(This was written by Bill Lewis of the Tennessean.  For direct link, click HERE.  And to see accompanying video, click HERE.)

Along with granite counter tops and hardwood floors, Goodall Homes‘ newest model home showcases a feature that the company believes is at the top of the wish list for many people buying a new house — energy efficiency.

Goodall, one of the Nashville region’s largest home builders, added an Energy Room to its model home in Gallatin’s new Carellton subdivision. The room gives potential home buyers a behind-the-walls look at the energy saving features the company began building into all of its homes last July.

The response has been so positive that the company is adding Energy Rooms to its model homes in the new 614-home Millstone subdivision in Hendersonville and at its existing StoneBridge subdivision in Lebanon.

“It’s not as much fun as going on Pinterest” to look at pictures of paint colors and home decorating, “but the Energy Room gives us a tool to show how things work,” said Goodall Vice President Ryan Clinard.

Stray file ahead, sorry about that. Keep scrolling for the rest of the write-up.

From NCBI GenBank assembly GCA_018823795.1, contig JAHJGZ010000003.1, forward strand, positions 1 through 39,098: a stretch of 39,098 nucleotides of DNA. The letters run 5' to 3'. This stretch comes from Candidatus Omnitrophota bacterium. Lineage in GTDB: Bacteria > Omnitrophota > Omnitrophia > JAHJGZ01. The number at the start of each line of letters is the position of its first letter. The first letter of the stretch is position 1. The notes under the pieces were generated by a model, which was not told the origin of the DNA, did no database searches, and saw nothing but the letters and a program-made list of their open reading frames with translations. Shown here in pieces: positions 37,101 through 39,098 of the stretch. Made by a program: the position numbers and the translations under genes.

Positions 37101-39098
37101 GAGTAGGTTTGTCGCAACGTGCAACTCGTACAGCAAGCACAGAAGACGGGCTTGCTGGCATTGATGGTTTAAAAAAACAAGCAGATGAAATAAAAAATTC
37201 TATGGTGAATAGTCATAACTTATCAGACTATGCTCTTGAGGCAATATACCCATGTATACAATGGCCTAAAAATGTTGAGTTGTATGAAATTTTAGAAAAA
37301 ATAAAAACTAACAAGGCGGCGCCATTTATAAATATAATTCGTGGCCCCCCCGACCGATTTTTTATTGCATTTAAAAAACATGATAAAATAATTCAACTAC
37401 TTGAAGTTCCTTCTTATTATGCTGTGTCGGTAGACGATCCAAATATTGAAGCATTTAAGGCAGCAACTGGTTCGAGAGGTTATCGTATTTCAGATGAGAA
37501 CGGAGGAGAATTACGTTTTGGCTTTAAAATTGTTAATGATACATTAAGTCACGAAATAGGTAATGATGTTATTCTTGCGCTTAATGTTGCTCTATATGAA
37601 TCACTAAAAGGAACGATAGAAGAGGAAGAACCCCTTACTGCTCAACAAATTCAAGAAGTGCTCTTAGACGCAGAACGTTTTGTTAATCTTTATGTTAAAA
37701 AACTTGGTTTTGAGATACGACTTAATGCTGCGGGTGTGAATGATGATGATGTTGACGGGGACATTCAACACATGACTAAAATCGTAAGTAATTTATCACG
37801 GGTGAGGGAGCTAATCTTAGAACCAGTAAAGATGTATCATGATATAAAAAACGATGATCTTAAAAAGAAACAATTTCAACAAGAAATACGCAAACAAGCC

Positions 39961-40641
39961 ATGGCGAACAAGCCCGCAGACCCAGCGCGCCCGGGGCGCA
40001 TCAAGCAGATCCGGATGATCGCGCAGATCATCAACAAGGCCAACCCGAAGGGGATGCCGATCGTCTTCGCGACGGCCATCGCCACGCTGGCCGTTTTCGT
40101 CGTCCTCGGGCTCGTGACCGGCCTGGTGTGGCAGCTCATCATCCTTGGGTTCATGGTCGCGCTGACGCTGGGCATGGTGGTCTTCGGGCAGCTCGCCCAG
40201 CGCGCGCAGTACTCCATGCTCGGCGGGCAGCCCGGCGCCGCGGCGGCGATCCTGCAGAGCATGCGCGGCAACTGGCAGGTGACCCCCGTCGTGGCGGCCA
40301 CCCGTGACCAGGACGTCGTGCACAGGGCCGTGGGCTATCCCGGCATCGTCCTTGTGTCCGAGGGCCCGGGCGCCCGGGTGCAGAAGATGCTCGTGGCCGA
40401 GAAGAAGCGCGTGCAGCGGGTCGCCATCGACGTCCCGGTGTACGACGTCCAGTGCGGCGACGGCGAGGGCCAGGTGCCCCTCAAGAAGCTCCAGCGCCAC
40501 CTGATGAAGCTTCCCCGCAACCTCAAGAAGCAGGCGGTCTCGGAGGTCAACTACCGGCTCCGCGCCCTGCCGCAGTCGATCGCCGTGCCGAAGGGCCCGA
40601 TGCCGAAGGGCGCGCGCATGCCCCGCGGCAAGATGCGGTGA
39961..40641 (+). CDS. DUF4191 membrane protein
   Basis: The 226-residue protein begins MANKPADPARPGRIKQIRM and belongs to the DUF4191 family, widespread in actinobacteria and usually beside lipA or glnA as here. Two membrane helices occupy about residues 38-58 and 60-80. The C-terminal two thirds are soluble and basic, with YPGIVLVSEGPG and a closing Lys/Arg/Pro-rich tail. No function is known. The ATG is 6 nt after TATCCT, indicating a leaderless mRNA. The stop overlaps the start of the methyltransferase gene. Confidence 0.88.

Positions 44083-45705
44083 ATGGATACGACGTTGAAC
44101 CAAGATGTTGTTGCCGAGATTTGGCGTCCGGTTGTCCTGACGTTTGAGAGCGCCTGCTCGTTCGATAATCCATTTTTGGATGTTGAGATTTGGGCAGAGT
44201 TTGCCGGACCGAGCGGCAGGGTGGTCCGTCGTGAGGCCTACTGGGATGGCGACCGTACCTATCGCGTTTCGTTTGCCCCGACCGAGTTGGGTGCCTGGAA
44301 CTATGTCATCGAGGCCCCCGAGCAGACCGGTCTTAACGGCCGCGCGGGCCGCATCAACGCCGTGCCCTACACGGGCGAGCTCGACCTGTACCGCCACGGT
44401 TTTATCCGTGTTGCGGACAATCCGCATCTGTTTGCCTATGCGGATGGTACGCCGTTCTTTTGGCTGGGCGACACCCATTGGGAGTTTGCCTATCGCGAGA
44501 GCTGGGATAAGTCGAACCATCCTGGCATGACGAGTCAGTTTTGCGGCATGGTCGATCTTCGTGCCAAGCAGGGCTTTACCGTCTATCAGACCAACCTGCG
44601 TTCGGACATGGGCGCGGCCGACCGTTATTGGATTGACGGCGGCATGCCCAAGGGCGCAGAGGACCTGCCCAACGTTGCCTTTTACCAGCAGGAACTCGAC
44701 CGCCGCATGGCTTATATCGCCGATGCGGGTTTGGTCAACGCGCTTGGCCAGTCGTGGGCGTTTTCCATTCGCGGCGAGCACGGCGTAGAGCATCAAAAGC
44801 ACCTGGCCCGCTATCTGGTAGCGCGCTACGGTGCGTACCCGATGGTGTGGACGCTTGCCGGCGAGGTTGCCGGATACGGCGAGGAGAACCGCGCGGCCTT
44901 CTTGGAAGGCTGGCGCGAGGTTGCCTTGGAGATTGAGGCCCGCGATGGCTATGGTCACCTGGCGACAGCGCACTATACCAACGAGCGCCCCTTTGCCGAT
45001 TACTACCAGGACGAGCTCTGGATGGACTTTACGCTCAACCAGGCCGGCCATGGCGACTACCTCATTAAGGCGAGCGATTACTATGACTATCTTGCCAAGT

Other builders have also concluded that energy efficiency is the new granite, something that customers have come to expect.

Compared to the cost of heating and cooling an older house, new homes are much less expensive. Those savings add up over the years, said John Burns, vice president of operations for Regent Homes.

“We’re not charging more for it. We think it’s something that appeals to customers. Everybody’s happy about saving money in a house,” he said.

Return on investment

Low heating and cooling bills were an added bonus for Jon and Caitlin Sell, who moved into their all-electric, 1,700-square-foot Regent home at the end of 2013.

They stay comfortable on the hottest and coldest days of the year without worrying about the expense. Their average monthly bill is around $115. Their highest bill, during last winter’s cold snap, was about $220.